Accompaniment

The mission and vision of Casa Bayanihan is centered on the students’ experience accompanying marginalized communities in the Metro Manila area. Throughout the semester, students in pairs or groups of three will spend two days a week in our “praxis communities” learning about the reality of poverty and life in the Philippines from the Filipinos that live it every day. This experience, which we call “praxis,” will allow students to develop genuine and lasting relationships in Filipino communities and create the opportunity for students to take part in a kind of experiential learning that many Casa alumni have deemed transformational or life-altering.

Praxis Sites

Tahanang Walang Hagdanan (House Without Stairs)

Tahanang Walang Hagdanan

Tahanang Walang Hagdanan (TWH) is an NGO that was founded in 1973 by a group of Beligan nuns to provide employment and other services for the differently abled. Some employment opportunities include sewing, wood shop, metal craft, silk screening and pill packaging, and TWH also provides housing, a health clinic, physical therapy and vocational training for its residents and employees. There is an educational program for kids with special learning needs and a daycare for children of all TWH employees. Beyond these services, TWH empowers its members to be independent and productive and affirms their dignity and importance as employees and as people.

Role of Students: Depending on the interest of the student, there is much flexibility in the involvement of students in daily life at TWH. Students can spend time in the daycare assisting with the care of children of TWH employees, help out in the classroom for students with special needs, or work alongside those in the different departments of employment. Students also have the opportunity to visit the homes of TWH employees in the community nearby.

Sitio Payong

Sitio Payong

Located at the outskirts of Quezon City, this is a small farming community that has no access to potable water or electricity. They do not own the land where they live and run the constant risk of being forced off the land. There are existing laws that prohibit members of the community from bringing in any materials to improve their homes, so construction is limited and homes are made of a variety of materials ranging from blocks, to wood, to metal, to cardboard, to plastic. The local parish, St. Peter, is very active in the community and sponsors a number of programs. A food program for children and a pre-school are among such programs.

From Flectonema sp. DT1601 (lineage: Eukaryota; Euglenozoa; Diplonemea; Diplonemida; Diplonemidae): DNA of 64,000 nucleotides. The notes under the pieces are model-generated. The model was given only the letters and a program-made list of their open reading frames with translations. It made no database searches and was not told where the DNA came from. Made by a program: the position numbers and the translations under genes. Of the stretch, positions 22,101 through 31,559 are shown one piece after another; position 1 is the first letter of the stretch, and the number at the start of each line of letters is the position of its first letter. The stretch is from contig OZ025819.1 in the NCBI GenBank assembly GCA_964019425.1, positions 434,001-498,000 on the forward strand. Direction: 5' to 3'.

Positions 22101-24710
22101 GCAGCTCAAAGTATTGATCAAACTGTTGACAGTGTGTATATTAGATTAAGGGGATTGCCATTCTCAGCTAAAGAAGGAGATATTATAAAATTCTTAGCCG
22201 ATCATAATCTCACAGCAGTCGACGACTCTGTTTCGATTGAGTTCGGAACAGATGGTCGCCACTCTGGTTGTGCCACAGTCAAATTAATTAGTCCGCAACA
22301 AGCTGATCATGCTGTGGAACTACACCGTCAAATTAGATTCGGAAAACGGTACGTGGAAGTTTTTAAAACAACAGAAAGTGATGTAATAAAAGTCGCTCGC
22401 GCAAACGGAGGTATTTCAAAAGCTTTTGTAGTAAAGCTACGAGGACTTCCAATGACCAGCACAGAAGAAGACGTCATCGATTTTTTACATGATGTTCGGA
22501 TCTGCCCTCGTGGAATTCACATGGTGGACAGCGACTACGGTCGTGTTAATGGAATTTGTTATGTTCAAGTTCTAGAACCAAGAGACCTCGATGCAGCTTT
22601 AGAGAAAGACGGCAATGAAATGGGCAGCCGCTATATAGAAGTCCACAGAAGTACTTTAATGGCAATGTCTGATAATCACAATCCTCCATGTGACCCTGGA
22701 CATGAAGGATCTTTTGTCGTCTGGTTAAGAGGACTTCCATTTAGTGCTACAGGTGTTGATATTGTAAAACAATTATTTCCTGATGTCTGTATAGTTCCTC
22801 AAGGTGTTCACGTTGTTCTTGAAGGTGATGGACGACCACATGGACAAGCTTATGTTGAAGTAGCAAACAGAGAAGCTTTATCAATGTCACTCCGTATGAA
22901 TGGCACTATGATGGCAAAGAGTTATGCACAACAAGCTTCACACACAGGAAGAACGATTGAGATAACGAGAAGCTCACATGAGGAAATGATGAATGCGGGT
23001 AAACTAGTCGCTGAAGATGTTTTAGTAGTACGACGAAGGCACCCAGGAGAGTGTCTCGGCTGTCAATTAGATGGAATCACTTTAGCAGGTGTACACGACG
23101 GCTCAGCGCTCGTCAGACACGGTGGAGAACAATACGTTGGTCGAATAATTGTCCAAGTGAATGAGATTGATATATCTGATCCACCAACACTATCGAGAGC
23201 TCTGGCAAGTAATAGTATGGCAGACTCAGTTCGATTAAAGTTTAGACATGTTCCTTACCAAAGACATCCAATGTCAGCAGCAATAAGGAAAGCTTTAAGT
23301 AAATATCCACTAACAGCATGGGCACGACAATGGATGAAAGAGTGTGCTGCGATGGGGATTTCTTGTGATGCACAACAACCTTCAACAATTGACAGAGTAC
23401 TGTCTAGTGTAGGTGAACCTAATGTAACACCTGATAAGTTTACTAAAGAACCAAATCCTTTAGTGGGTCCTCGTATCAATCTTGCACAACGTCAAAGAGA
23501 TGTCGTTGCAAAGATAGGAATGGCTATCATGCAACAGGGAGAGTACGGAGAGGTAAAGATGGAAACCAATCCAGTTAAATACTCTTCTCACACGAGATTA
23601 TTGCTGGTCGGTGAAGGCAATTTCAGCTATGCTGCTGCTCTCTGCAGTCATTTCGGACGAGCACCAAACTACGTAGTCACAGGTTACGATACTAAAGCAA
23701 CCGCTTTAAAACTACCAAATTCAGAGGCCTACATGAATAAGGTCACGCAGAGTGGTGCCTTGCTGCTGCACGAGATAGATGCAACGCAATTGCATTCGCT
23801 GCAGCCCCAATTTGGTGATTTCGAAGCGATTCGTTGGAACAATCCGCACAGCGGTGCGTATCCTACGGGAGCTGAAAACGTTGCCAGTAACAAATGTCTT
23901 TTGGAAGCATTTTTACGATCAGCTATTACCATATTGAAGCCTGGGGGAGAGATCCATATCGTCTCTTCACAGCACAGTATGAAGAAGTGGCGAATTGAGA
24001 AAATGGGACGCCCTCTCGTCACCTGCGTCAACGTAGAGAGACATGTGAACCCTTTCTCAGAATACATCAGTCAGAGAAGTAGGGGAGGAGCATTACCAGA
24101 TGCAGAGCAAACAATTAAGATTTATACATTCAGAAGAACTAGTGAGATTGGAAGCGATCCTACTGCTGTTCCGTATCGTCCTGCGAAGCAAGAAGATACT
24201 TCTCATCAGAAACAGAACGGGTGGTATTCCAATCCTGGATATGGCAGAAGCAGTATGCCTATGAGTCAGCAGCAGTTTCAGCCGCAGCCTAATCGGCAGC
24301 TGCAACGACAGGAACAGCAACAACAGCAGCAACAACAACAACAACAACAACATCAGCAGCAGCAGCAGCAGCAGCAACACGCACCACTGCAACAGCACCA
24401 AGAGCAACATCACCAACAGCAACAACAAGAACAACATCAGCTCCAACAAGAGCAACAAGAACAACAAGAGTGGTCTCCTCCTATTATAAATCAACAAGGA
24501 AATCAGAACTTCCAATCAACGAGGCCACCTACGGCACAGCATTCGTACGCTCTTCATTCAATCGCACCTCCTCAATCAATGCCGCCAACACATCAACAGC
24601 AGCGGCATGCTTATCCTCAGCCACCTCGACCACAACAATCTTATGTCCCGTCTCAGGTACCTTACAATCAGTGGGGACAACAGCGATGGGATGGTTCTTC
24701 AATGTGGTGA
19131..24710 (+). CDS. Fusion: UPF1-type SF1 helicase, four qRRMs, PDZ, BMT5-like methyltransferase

Role of Students: Students will assist in the activities of the food program, preschool and offer a variety of tutoring programs to the children in the community. They will also participate in daily living of the community, including some farming.

Lingap Pangkabataan (Care of Children)

Lingap

This is an NGO that focuses on advocacy for street children (defined in the Philippines as any child who spends 4+ hours a day on the streets) as well as a micro-lending program. In the children’s program, much emphasis is put into reaching the community through community-based education. At the main office, there is a preschool that provides a learning environment that supports children to develop skills necessary to construct their own knowledge, prepare them for their next school environment and encourage them to become life-long learners. The school believes that the Filipino child is a unique creation of God, hence, innately good and special. The micro-lending program reaches out to small-scale business people and offers not only low-interest loans, but also training and workshops to equip people to run a successful business.

Role of Casa Student: Students will participate in the variety of programs that are offered to street children and their families, both in the Center and in the surrounding communities of Quezon City and greater Metro Manila. This includes participating in Lingap’s weekly mobile van program, which focuses on providing street children with quality, alternative education. Students will also spend time in a community of taho vendors, who sell a local street food, and another neighboring community of informal settlers learning about the daily realities there. Students also have the opportunity to learn about the micro-lending program and participate in home visits with Lingap staff members.

Kapit Bisig

Kapit Bisig